UK firms take desperate measures to tackle staff shortage

British businesses are taking creative and unusual steps to attract staff, amid a notably tight labour market.

One of celebrity chef Raymond Blanc's restaurants is subsidising a bus service. Le Manoir aux Quat'Saisons, which holds two Michelin stars, contributes to the transport link, helping them reach workers who live several miles away in Oxford.

Supermarket chain J Sainsbury is giving its temporary Christmas staff free food during their shifts for the first time. The Giggling Squid chain of Thai restaurants is offering free accommodation and utility bills for new chefs across England.

The five-star Cliveden Hotel in Berkshire has sign-on bonuses as high as £2,000 (S$3,200) for kitchen staff. Pub owners are becoming landlords in another sense - by buying properties for their staff to live in, said the British Beer and Pub Association.

The UK is suffering from a bout of apparent economic contradictions. It is heading for the longest recession since records began, the Bank of England (BOE) warned last week, while simultaneously squeezing monetary policy at the sharpest rate for 33 years.

The BOE cited the country's tight labour market as it lifted interest rates by 75 basis points, but also said that half a million jobs are at risk from the economic downturn. Britain is faced with the worst of both worlds.

On the ground, many businesses say they would like to expand and contribute to higher gross domestic product (GDP) - if only they could get the staff. 

"There are sectors that could grow rapidly now but are being constrained" by staff shortages, said Alexandra Hall-Chen, senior policy adviser at the Institute of Directors. "That constrained growth is worrying us."

Simon Wolfson, the boss of Next, has urged the government to allow more immigration. "We have got people queuing up to come to this country to pick crops that are rotting in fields, to work in warehouses that otherwise wouldn't be operable, and we're not letting them in," he told the BBC.

Three-quarters of British businesses have been affected in the past year, said the Confederation of British Industry, and nearly half of those said that the tight labour market has stopped them from fulfilling orders. 

London pressure

The problem is particularly intense in the capital. London has markedly worse staffing gaps in its health services, with a rate of full-time vacancies at 10.9 per cent compared to an England average of 7.9 per cent, said the Nuffield Trust. The supply of skilled construction workers in London is so low that some builders ask clients to wait as long as 26 months to break ground on an extension, said Gary Olsen, director of Create, a building company in south London.

Workers seem to be less eager to come to London. Employment website Indeed said that searches from people outside the capital looking for jobs in London is down by over a third from 2019. A major reason is the cost of housing - up 18 per cent year-on-year said flatmate-finding service SpareRoom. Its data showed that in the South Kensington area of London, it now costs an average of £1,400 a month to rent just one room in a shared property.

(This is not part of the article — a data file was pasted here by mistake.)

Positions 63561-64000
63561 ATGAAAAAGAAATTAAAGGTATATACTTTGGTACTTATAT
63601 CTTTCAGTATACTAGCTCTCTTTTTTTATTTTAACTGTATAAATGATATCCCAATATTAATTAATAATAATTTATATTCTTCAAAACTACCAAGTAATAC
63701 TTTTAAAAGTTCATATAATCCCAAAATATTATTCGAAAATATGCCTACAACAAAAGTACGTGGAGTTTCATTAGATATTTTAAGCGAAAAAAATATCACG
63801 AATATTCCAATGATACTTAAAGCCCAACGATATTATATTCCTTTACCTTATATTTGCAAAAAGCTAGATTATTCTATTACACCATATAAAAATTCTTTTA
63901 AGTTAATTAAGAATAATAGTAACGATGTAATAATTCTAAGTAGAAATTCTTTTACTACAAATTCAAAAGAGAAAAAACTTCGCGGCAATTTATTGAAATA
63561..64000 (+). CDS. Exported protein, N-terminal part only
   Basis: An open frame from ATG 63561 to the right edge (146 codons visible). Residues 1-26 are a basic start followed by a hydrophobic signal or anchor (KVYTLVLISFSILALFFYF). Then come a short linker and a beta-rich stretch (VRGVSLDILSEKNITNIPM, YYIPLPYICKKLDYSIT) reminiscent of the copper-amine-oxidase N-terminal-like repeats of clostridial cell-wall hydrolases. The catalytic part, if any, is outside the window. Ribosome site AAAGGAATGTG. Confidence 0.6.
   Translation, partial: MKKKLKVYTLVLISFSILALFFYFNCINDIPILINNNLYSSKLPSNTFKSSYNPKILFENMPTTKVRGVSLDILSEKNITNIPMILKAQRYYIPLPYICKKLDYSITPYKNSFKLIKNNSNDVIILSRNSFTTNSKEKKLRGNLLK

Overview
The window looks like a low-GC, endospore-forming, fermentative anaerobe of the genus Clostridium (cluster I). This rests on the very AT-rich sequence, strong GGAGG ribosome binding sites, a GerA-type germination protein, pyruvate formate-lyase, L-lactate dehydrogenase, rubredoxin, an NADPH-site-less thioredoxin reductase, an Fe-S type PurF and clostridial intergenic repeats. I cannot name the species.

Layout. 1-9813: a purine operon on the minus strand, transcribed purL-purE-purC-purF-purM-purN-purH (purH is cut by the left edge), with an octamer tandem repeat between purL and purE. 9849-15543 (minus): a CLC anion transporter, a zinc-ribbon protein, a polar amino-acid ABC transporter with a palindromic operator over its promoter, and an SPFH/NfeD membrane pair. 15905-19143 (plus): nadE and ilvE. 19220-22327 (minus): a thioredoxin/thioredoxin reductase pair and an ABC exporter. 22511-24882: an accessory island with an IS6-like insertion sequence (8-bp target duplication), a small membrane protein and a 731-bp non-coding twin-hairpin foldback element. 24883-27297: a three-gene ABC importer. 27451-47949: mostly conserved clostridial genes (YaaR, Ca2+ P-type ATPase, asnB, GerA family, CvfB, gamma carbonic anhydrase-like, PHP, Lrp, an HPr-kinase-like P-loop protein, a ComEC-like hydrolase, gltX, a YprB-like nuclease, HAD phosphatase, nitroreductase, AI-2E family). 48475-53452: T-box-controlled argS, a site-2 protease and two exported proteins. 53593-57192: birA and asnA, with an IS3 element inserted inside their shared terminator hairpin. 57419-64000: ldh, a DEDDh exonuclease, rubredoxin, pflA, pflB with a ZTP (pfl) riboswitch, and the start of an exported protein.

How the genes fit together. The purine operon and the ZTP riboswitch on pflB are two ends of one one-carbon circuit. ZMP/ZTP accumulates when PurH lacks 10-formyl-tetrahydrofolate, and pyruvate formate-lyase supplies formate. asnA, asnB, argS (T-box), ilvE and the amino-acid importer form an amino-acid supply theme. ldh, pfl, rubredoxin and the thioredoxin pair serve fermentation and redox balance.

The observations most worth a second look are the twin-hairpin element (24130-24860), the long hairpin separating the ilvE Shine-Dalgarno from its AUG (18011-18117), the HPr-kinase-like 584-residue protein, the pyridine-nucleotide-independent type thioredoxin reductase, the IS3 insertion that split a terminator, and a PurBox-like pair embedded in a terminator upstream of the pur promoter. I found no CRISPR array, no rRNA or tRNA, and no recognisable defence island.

"Sharply rising rents in London and a severe shortage of available properties may have made some jobseekers think twice about moving to the capital," said Jack Kennedy, UK economist at Indeed. He added that this could be particularly true for lower-wage workers whose salaries cannot keep pace with the rapid rise in the cost of living in London. The scale of the openings can be huge - last month Heathrow Airport said it needs to hire 25,000 workers.

Worst sectors

Lower-skilled or manual labour is also proving hard to find, with 217,000 vacancies in the health and social work sector - the most of any industry, and more than a sixth of total UK vacancies - figures from the Office for National Statistics showed. Hospitality, including restaurants and hotels, is one of the next-worst affected sectors, with 158,000 open jobs. 

The lack of staff can prevent businesses from growing. Vicky Saynor, who runs a holiday cottage business with her husband in Hertfordshire, said that a lack of cleaners has stunted their expansion plans. Instead of focusing on the marketing and managing of the business, the pair each spend five hours a day cleaning. "We had big plans of franchising," she said. "The whole growth of our business has been massively affected."

She said the problem became acute after the pandemic. British workers wanted to spend less time working, while overseas staff went home, either out of choice or from difficulties with the post-Brexit immigration system.

Business groups have been calling for greater levels of immigration. However, Prime Minister Rishi Sunak's new government brought back Suella Braverman as home secretary last month, a move that was seen as an attempt to appease the right of the Conservative party. Braverman typically takes a hard line on migration.

Little more than a year has passed since then-prime minister Boris Johnson told the Tory party conference that he would create a "high wage, high skill" economy. Instead, real wages are falling and businesses are finding it increasingly difficult to secure the skills they need. Bloomberg



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